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Kudos to the Maine Appalachian Trail Club

Bog Bridges - Maine Appalachian Trail

Bog Bridge in Southern Maine

I just wanted to take a moment to express my appreciation to the Maine Appalachian Club (MATC) for the outstanding work they do maintaining the 267 miles of Appalachian Trail under their stewardship.

Last month, we had a spell of heavy rain and high winds in Maine, and I was very impressed to see MATC trail maintenance crews out cutting up blow downs and clearing hazardous debris from the trail within a day or two of the weather event. The dedication and coordination required for this kind of response says a lot about the priorities of the people who live near the trail and their love for what it stands for.

Stone Stairs along the Maine Appalachian Trail

Stone Staircase in the 100 Mile Wilderness

Unless you have an eye for it, it is easy to underestimate the amount of work required to maintain a hiking trail. The sheer logistics of the effort, which is largely manual, can be simply overwhelming. Building privies, shelters, stone steps, bog bridges, bridges, and water bars is backbreaking work, particularly in the backcountry where motorized transport and power tools are often not available, or banned under Wilderness regulations.

Log Bridge over Pierce Pond Stream

Three Log Bridge near Kennebec Ferry

Instead, long lasting trail structures have to be crafted from local materials, by hand, using rudimentary tools. It's really a monumental undertaking spanning decades and generations of volunteers.

Anyway – hat's off to you MATC, and thanks!


  1. AMEN! I spent a long summer in 2008 working on the Long Trail, building a crazy walkway near Stratton Pond. Then, at the end of the summer, I went through the 100 Mile Wilderness in Maine and was completely humbled by almost every staircase and bog bridge that had been built. MATC does some of the most amazing work.

    Also mind-boggling is the number of multi-year projects they do. I saw a trail crew working on a staircase going up Baldpate in 2006, which was part of a five or six year project. They should be opening that staircase soon, if not already. I can't even imagine the planning it takes to build a section of trail over that many years. Pretty awesome.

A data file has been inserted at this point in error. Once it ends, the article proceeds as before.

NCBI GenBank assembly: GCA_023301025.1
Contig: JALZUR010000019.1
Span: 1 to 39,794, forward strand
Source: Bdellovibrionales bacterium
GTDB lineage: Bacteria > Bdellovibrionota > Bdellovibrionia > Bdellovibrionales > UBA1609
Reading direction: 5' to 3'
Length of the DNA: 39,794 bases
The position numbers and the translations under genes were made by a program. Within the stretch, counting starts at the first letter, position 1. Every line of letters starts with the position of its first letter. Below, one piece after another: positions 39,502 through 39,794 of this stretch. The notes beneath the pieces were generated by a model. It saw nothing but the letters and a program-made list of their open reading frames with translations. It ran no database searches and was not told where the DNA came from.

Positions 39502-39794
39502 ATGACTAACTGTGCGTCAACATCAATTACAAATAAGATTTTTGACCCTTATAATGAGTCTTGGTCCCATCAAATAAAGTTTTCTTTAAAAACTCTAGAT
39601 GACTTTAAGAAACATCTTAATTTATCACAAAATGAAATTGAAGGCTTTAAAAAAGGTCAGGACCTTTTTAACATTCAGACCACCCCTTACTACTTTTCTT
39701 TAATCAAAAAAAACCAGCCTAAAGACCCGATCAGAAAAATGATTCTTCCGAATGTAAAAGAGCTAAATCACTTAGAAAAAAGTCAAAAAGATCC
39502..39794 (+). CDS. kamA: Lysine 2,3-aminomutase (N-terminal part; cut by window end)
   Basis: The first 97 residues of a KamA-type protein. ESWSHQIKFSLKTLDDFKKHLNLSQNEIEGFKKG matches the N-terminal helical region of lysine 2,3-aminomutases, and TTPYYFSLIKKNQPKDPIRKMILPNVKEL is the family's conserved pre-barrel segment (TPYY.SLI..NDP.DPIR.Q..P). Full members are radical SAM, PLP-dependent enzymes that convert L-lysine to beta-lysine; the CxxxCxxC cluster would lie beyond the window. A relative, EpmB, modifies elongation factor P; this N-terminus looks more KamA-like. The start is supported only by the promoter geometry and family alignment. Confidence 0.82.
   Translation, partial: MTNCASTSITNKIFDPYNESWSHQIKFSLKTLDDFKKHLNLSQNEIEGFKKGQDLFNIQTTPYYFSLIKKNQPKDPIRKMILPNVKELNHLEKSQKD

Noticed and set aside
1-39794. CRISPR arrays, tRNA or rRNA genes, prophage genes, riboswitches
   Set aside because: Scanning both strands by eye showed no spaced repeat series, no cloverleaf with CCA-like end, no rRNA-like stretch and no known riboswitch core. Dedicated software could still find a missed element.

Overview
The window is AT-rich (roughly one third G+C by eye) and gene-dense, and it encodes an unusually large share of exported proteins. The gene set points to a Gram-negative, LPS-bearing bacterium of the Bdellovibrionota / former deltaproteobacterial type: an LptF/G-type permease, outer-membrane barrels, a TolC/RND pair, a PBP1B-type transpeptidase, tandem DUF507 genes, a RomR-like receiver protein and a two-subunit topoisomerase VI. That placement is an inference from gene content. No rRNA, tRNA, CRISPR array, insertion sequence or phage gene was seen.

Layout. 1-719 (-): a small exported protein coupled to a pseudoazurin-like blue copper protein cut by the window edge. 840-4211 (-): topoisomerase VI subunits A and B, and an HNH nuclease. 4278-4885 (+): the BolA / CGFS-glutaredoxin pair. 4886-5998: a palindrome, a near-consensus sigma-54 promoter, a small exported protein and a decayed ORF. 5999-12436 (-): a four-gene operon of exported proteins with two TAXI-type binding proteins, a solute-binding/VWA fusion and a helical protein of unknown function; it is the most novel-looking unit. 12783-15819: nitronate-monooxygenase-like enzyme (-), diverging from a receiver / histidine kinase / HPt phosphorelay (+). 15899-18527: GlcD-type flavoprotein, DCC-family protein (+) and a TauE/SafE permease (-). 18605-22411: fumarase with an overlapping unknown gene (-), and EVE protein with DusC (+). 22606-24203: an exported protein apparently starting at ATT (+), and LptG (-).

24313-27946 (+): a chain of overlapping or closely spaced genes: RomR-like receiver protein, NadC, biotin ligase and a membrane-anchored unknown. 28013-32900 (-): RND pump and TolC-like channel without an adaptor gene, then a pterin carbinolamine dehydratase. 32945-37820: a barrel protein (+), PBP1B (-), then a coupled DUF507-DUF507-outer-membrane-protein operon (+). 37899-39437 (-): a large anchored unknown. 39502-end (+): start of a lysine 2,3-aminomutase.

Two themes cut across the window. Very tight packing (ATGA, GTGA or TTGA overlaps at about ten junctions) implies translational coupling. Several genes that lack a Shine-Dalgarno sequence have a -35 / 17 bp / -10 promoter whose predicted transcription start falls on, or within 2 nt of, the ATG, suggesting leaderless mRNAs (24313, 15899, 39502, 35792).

2. I think more individual hikers should put some effort into clearing the trails they're on. I'll get my camp saw out or heave logs off the trail where plenty of people have just went around and torn up the topsoil. I get overwhelmed after a while and quit but if everyone would pitch in a little we'd have much nicer trails.

  3. What saw would you recommend?

  4. I recently bought an 18" sawvivor for about half the weight of my trusty old 21" sven but it doesn't seem very sturdy while the sven's been working hard for years.

    You'll probably want the lightweight of course.

  5. Silky Ibuki makes the best trail saws in the world. They never get dull and cut really nice. I spent 5 months in Idaho working trails high in the wilderness. We rebuilt almost 10 miles of trail that used to be a wagon road but really had become a stream. It is incredible how much work and ingenuity is required to build great trail. Cross-cut sawing is the most fun trail job there is, cutting trees the way people did before chainsaws. They were dead beetle kill trees by the way and being put to a good use. I'll be in Colorado back at it with my own crew this summer, Rawah Wilderness. Would love to hike the AT and work on the trail for the summer.

  6. I second this, and extend the hurrah! to all the trail maintainers. I am one myself with the Cayuga Trails Club in Ithaca, NY. Our group has responsibility for about 85 miles of the Finger Lakes Trail and a number of side trails. We have had some unusual weather events causing major trail damage in the last year or so and our folks find the time to get out in the woods and get the trails cleared and repaired. In a sense I think I enjoy the trails more wherever I go knowing what it takes to keep them open and passable. Nature has this habit of aggressively reclaiming whatever humans have altered unless we keep after it. Thank you to all trail crews everywhere.

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